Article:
Bipolar CHOICE (Clinical Health Outcomes Initiative in Comparative Effectiveness): A Pragmatic 6-Month Trial of Lithium Versus Quetiapine for Bipolar Disorder

Andrew A. Nierenberg, MDa,b,*; Susan L. McElroy, MDc; Edward S. Friedman, MDd; Terence A. Ketter, MDe; Richard C. Shelton, MDf; Thilo Deckersbach, PhDa,b; Melvin G. McInnis, MDg; Charles L. Bowden, MDh; Mauricio Tohen, MD, DrPH, MBAi; James H. Kocsis, MDj; Joseph R. Calabrese, MDk; Gustavo Kinrys, MDa,b; William V. Bobo, MDl; Vivek Singh, MDh,† ; Masoud Kamali, MDg; David Kemp, MDk; Benjamin Brody, MDj; Noreen A. Reilly-Harrington, PhDa,b; Louisa G. Sylvia, PhDa,b; Leah W. Shesler, BAa; Emily E. Bernstein, BSa; David Schoenfeld, PhDm; Dustin J. Rabideau, MSm; Andrew C. Leon, PhDj,† ; Stephen Faraone, PhDn; and Michael E. Thase, MDo

Published: January 27, 2016

Article Abstract

Background: Bipolar disorder is among the 10 most disabling medical conditions worldwide. While lithium has been used extensively for bipolar disorder since the 1970s, second-generation antipsychotics (SGAs) have supplanted lithium since 1998. To date, no randomized comparative-effectiveness study has compared lithium and any SGA.

Method: Within the duration of the study (September 2010-September 2013), participants with bipolar I or II disorder (DSM-IV-TR) were randomized for 6 months to receive lithium (n = 240) or quetiapine (n = 242). Lithium and quetiapine were combined with other medications for bipolar disorder consistent with typical clinical practice (adjunctive personalized treatment [APT], excluding any SGA for the lithium + APT group and excluding lithium or any other SGA for the quetiapine + APT group). Coprimary outcome measures included Clinical Global Impressions-Efficacy Index (CGI-EI) and necessary clinical adjustments, which measured number of changes in adjunctive personalized treatment. Secondary measures included a full range of symptoms, cardiovascular risk, functioning, quality of life, suicidal ideation and behavior, and adverse events.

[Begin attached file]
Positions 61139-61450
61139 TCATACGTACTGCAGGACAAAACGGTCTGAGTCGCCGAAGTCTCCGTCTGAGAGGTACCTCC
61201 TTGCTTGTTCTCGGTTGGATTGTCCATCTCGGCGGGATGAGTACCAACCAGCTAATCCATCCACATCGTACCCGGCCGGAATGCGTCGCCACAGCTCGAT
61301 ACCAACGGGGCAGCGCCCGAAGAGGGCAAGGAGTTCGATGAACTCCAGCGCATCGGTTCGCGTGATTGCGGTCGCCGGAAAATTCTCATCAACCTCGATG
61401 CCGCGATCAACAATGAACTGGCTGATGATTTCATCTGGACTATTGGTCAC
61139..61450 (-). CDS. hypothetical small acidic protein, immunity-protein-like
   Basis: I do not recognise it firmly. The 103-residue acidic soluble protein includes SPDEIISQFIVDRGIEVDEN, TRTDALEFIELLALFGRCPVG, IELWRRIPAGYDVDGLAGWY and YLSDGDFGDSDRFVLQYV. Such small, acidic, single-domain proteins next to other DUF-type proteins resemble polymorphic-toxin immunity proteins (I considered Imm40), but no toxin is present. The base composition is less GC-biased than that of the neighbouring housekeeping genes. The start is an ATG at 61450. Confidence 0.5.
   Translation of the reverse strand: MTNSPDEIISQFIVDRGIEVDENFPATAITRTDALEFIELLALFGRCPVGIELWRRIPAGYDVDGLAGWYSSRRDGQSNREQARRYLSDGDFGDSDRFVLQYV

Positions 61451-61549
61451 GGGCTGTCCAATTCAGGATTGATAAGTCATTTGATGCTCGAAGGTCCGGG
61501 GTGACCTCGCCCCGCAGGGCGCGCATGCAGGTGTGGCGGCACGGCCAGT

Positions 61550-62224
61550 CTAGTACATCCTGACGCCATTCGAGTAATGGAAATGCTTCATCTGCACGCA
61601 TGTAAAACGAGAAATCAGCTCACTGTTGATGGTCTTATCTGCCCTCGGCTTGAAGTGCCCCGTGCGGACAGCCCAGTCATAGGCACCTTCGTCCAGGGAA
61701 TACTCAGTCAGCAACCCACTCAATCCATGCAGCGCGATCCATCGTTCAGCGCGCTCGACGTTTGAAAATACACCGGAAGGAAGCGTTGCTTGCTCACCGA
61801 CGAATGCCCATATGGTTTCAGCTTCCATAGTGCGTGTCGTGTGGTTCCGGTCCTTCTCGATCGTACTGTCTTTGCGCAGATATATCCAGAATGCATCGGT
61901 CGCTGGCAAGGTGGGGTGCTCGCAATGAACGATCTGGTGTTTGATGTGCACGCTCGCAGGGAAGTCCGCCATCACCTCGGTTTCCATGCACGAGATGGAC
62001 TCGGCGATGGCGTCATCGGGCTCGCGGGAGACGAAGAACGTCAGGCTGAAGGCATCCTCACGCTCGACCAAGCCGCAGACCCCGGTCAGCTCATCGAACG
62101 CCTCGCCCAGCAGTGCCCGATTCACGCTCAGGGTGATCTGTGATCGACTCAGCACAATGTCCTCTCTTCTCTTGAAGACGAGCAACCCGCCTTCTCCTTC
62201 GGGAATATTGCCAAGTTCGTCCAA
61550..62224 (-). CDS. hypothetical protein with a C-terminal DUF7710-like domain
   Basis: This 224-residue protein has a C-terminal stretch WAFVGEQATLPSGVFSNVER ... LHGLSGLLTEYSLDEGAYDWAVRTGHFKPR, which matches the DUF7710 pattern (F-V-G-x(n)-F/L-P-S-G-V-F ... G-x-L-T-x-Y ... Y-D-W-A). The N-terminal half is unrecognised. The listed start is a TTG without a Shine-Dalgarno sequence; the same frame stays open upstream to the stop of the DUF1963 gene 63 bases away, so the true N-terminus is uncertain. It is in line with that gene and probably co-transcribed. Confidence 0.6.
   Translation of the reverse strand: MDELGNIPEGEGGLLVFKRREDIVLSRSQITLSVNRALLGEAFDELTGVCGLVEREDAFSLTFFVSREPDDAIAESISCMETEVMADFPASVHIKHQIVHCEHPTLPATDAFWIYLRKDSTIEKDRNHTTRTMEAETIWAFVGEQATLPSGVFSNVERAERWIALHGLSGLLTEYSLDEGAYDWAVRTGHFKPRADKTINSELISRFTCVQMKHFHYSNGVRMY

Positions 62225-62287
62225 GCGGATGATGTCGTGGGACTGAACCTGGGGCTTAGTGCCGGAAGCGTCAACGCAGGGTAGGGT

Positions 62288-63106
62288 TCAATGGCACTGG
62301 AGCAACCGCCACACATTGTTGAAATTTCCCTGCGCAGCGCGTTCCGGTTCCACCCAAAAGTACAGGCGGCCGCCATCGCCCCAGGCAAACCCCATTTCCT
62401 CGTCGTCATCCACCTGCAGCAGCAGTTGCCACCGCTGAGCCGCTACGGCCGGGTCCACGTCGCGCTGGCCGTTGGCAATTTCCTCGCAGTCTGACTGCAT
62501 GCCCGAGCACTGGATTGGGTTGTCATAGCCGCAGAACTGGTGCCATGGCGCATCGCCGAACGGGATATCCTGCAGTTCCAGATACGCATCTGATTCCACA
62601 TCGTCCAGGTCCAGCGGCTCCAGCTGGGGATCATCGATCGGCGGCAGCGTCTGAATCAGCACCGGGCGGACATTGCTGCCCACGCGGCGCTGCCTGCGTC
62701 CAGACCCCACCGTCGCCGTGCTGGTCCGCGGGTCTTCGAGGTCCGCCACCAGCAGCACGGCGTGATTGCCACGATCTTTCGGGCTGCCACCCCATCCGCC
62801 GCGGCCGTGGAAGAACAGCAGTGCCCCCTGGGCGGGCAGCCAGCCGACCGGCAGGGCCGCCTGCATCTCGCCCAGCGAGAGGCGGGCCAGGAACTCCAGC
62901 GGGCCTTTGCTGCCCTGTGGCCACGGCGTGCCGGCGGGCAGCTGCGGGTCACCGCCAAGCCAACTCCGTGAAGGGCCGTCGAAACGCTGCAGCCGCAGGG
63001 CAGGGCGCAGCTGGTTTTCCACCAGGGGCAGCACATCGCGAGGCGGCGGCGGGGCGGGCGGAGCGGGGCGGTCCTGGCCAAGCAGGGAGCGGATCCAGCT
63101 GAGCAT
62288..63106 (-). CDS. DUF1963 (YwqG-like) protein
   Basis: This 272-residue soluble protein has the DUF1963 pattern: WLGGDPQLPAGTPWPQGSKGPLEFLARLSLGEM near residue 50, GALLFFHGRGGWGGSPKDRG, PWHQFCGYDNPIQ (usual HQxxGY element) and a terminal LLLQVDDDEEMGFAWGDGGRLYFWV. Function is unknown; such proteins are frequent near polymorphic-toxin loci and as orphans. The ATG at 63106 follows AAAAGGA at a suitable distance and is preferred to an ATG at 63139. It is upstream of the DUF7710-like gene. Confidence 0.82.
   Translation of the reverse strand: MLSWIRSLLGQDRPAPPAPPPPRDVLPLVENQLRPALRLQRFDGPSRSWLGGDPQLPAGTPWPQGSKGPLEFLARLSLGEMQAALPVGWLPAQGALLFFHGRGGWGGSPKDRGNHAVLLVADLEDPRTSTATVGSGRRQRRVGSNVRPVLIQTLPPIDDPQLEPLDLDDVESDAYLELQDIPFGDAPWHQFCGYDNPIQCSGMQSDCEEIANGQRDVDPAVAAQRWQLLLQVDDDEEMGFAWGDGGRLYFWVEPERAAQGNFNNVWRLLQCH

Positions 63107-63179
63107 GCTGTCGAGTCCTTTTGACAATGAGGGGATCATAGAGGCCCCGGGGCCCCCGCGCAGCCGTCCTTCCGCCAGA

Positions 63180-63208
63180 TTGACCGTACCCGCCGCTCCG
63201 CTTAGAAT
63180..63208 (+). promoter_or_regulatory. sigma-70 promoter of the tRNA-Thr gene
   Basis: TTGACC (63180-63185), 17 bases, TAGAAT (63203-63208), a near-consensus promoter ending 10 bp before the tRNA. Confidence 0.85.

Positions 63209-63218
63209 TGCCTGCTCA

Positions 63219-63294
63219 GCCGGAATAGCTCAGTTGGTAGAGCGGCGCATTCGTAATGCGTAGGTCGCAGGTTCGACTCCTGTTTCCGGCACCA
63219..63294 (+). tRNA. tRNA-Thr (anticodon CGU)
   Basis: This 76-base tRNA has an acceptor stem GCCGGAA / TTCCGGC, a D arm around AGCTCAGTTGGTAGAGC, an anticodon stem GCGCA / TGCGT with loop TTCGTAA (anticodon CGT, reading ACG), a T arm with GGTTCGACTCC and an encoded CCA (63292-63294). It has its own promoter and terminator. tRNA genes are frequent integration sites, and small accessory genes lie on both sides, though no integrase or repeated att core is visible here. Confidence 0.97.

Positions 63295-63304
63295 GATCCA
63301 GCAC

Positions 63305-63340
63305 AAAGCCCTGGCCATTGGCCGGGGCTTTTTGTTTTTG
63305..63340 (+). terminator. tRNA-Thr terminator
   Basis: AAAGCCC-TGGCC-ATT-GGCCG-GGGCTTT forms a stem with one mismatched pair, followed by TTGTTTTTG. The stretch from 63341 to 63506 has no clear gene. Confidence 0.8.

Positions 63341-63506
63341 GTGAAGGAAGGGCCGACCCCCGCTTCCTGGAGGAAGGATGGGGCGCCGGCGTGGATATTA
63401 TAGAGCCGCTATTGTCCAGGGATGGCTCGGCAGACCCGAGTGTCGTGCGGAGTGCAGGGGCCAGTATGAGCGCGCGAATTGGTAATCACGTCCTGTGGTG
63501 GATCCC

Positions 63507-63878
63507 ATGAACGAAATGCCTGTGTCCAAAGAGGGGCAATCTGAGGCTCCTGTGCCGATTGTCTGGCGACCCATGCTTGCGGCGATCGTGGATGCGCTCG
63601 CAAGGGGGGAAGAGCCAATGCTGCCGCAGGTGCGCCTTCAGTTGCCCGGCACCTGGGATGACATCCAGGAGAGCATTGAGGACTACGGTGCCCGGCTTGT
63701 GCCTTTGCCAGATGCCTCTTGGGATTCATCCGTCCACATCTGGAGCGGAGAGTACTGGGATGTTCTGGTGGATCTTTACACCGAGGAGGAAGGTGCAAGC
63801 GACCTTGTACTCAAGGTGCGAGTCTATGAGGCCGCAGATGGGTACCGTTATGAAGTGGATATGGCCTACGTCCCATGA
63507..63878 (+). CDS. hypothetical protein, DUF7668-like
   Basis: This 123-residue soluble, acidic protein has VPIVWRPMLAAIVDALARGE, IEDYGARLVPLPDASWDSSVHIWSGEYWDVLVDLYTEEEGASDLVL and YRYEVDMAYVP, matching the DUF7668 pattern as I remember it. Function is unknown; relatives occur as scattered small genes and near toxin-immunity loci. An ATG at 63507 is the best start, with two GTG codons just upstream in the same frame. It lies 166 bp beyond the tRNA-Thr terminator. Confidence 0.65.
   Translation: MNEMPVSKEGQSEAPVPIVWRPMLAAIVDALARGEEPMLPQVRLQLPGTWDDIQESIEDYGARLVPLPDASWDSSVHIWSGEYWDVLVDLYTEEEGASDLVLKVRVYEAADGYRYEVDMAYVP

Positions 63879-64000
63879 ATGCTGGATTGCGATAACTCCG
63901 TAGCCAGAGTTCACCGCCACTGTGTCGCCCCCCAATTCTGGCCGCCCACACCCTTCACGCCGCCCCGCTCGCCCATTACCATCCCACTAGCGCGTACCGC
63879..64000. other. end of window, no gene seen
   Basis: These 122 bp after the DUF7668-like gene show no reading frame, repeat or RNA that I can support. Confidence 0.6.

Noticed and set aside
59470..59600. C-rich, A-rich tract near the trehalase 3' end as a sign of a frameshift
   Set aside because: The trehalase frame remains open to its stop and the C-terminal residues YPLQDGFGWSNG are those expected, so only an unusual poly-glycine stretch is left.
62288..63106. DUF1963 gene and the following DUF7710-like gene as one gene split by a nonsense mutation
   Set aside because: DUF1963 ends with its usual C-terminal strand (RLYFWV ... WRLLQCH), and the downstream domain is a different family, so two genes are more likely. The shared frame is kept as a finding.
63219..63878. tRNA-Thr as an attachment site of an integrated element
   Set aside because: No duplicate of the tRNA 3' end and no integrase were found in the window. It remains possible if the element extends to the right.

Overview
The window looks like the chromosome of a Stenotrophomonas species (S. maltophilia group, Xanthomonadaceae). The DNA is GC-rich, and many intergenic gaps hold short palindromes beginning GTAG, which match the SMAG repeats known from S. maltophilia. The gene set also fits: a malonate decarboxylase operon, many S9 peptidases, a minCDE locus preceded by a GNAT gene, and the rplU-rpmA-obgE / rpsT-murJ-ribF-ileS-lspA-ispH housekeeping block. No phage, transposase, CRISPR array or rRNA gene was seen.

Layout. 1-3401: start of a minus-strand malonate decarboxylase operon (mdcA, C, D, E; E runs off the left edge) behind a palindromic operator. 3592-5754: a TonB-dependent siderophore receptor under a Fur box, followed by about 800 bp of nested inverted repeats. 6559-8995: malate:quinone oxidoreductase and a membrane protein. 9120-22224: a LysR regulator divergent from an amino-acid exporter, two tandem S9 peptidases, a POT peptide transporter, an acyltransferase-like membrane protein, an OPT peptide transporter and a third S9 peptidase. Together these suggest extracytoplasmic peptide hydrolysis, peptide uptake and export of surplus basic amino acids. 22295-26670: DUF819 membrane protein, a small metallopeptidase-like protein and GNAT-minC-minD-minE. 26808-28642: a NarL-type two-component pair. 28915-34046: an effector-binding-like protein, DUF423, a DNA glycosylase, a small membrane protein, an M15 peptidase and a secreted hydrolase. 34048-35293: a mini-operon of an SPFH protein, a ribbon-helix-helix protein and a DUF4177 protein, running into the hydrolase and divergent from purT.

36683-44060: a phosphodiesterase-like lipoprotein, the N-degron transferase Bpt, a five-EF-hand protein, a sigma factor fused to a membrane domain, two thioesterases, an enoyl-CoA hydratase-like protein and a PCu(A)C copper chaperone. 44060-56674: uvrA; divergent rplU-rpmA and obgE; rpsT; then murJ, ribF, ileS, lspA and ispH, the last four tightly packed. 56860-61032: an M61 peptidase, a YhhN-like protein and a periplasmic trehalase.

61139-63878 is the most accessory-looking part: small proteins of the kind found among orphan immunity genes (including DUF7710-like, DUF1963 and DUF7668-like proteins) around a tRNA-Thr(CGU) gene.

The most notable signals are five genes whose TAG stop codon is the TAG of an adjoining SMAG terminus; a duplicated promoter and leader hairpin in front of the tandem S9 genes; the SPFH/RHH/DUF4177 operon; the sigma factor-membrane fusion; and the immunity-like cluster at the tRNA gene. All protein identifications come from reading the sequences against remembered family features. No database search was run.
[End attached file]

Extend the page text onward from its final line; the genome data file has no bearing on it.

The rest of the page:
Results: Participants improved across all measures, and over 20% had a sustained response. Primary (CGI-EI, P = .59; necessary clinical adjustments, P = .15) and secondary outcome changes were not statistically significantly different between the 2 groups. For participants with greater manic/hypomanic symptoms, CGI-EI changes were significantly more favorable with quetiapine + APT (P = .02). Among those with anxiety, the lithium + APT group had fewer necessary clinical adjustments per month (P = .02). Lithium was better tolerated than quetiapine in terms of the burden of side effects frequency (P = .05), intensity (P = .01), and impairment (P = .01).

Conclusions: Despite adequate power to detect clinically meaningful differences, we found outcomes with lithium + APT and quetiapine + APT were not significantly different across 6 months of treatment for bipolar disorder.

Trial Registration: ClinicalTrials.gov identifier for the Bipolar CHOICE study: NCT01331304

Volume: 77

Quick Links: Psychotic Disorders , Schizophrenia and Schizoaffective Disorders

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